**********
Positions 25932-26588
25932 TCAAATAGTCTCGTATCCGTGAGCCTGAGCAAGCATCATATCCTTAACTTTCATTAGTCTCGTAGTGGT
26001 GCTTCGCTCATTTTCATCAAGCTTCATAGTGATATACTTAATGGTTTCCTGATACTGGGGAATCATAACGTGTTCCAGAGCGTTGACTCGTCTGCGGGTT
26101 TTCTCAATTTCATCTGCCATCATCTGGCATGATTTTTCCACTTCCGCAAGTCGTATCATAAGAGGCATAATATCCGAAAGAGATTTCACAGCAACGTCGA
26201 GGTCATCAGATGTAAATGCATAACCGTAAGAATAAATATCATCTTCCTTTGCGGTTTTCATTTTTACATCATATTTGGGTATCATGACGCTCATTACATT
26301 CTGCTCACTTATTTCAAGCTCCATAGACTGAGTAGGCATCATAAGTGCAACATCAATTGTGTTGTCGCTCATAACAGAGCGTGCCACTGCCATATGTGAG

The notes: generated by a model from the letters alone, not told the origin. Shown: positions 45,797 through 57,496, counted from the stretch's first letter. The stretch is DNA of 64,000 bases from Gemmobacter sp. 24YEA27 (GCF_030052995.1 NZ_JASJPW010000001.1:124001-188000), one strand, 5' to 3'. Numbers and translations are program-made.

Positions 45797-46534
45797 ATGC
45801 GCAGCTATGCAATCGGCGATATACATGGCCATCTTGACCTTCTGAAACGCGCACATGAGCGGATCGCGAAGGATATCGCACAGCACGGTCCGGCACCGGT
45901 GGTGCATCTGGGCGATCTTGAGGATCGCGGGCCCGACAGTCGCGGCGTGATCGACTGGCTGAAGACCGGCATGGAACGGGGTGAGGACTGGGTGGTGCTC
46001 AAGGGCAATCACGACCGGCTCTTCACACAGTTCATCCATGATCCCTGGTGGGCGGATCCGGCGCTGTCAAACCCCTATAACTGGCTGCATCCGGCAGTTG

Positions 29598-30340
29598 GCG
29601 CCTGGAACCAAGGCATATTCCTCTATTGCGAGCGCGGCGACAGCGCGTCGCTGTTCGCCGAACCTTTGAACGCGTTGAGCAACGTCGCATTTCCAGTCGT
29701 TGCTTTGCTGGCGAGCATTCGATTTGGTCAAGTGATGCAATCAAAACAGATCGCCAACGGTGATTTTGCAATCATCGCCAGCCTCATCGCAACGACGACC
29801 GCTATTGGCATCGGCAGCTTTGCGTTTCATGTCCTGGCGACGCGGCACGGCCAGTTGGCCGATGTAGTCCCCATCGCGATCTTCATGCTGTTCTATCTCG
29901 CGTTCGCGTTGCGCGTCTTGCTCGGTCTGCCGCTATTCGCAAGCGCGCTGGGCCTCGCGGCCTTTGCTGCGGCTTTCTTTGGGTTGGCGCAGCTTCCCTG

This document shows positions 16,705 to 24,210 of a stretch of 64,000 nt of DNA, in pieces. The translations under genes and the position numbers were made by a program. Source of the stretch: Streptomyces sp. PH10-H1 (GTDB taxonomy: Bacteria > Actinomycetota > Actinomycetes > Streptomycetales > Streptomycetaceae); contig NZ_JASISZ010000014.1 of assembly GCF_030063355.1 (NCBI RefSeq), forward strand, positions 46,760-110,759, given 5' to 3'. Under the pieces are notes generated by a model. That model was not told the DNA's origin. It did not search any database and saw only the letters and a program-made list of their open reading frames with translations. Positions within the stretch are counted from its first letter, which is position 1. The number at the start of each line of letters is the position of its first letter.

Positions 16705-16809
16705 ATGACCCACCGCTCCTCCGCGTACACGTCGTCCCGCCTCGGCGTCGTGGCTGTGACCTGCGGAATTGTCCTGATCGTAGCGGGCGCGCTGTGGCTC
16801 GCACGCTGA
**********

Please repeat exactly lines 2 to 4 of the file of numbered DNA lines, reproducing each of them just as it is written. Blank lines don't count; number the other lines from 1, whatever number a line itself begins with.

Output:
25932 TCAAATAGTCTCGTATCCGTGAGCCTGAGCAAGCATCATATCCTTAACTTTCATTAGTCTCGTAGTGGT
26001 GCTTCGCTCATTTTCATCAAGCTTCATAGTGATATACTTAATGGTTTCCTGATACTGGGGAATCATAACGTGTTCCAGAGCGTTGACTCGTCTGCGGGTT
26101 TTCTCAATTTCATCTGCCATCATCTGGCATGATTTTTCCACTTCCGCAAGTCGTATCATAAGAGGCATAATATCCGAAAGAGATTTCACAGCAACGTCGA